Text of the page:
Policy integration is key to confront climate change in Thailand

Climate change poses a threat to Thailand. The country has an ambitious plan to confront the changes with climate policy playing a key role.​

A quick scan of the news headlines says it all: torrential rain is incapacitating many parts of Thailand for days on end while some parts of the country are experiencing extreme heat. A similar message was echoed in the Training on Strengthening the Capacity to Integrate Climate Change Policy into Planning Process at the Subnational Level held between 8-10 August 2018 at a Bangkok hotel, where a group of regional environmental officials talked about the problems they were facing in their regions. Many areas are already experiencing the impacts of climate change in one way or another.
 
The Office of Natural Resources and Environmental Policy and Planning (ONEP), under the Ministry of Natural Resources and Environment, is on the alert. Through a strategic policy framework, ONEP aims to put climate change policy into implementation among government agencies and across Thailand.

Confronting the changes with an ambitious plan
In July 2015, the Climate Change Master Plan (CCMP), formulated by ONEP, was approved by the cabinet as the national climate policy framework for addressing climate change. The CCMP specifies a set of mitigation, adaptation and capacity building targets for the 2015-2050 period.
 
As Thailand’s focal point for climate change coordination, ONEP is tasked with leading the integration of CCMP to all subnational provincial planning. The work is of huge proportions, considering the bureaucratic system of Thai agencies. On behalf of the German Federal Ministry for the Environment, Nature Conservation and Nuclear Safety (BMU), GIZ is supporting ONEP in boosting each locality’s ability to combat the changes.
 
The Climate Policy Project (2018-2021), under the “Thai-German Climate Programme (TGCP), assists ONEP in building the capacity of national and regional officials as well as provincial planning officials from 60 provinces in mainstreaming climate change policy into their provincial development planning. It is a scale-up from the previous project, which worked with 17 provinces and 32 municipalities. By the year 2021, all the 77 provinces in Thailand will have provincial development planning that takes into consideration climate change impacts and integrates climate policy into their planning.

To push this forward, the Regional Environmental Office (REO) is a crucial piece of the jigsaw in achieving this goal. The REO is responsible for breaking down the national climate policy framework into the regional context, guiding provincial planning officials on climate policy integration and ensuring the local context and climate change aspects are considered.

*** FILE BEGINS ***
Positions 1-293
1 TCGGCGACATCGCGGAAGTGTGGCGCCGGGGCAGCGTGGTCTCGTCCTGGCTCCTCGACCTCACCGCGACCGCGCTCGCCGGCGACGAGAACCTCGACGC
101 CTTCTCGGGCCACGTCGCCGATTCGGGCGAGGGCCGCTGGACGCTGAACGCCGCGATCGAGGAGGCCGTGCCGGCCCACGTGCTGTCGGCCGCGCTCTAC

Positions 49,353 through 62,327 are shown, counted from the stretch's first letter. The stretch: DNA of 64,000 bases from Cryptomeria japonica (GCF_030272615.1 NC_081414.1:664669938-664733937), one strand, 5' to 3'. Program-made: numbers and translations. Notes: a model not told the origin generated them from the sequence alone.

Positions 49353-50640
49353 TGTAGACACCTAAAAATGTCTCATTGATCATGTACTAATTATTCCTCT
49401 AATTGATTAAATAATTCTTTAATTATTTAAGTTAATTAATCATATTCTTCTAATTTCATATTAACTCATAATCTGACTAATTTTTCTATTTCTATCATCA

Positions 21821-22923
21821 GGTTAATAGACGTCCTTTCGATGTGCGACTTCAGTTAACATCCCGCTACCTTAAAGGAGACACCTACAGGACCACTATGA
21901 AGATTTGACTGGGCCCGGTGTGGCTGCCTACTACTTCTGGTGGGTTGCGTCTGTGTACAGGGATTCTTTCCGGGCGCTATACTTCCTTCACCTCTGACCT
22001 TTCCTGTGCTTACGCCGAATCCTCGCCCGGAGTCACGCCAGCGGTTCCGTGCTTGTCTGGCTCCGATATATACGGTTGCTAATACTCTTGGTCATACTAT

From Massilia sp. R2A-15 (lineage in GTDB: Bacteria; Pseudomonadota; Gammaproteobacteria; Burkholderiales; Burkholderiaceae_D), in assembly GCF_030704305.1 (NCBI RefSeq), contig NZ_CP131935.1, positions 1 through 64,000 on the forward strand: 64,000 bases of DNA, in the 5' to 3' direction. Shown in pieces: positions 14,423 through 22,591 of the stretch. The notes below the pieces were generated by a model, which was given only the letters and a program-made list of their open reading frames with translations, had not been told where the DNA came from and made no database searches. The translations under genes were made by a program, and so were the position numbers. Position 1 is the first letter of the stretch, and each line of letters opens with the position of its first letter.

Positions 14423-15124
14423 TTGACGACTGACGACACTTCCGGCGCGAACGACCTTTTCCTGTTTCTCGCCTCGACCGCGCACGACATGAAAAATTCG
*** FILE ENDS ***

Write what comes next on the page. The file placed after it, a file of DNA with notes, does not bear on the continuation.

Photo 2: Interactive exercises make a good learning. Here regional environmental officials talked about real challenges facing their regions. Photo: GIZ/Anusara Tanpitak
Photo 2: Interactive exercises make a good learning. Here regional environmental officials talked about real challenges facing their regions. Photo: GIZ/Anusara Tanpitak

More practical training, and direct discussion
The more practical it is, the more useful it will be for the participants. Throughout the 3-day training, participants were encouraged to pick real challenges they were facing in their regions. Working in small groups of five or six, direct discussions were encouraged through experience sharing and mentoring by the experts.

To ensure that the problem is looked at from different angles, each session was joined by several related agencies. Besides a platform for learning, the training is a good opportunity for these related officials to meet and foster cooperation. For this first time in a training series, the participants included representatives from regional environmental offices, the Department of Environmental Quality Promotion and the Thailand Greenhouse Gas Management Organization (Public Organisation), under Ministry of Natural Resources and Environment (MNRE).

In the next 3.5 years of project implementation, training courses are also scheduled for central government officials under MNRE and Ministry of Interior, as well as provincial officials responsible for provincial development planning to implement this national climate policy framework. The modules cover introduction to CCMP, situation analysis, prioritisation, stakeholder analysis, data analysis, climate policy integration approach, context-sensitive regional and provincial planning, project development, potential budget sources, and effective monitoring and evaluation.

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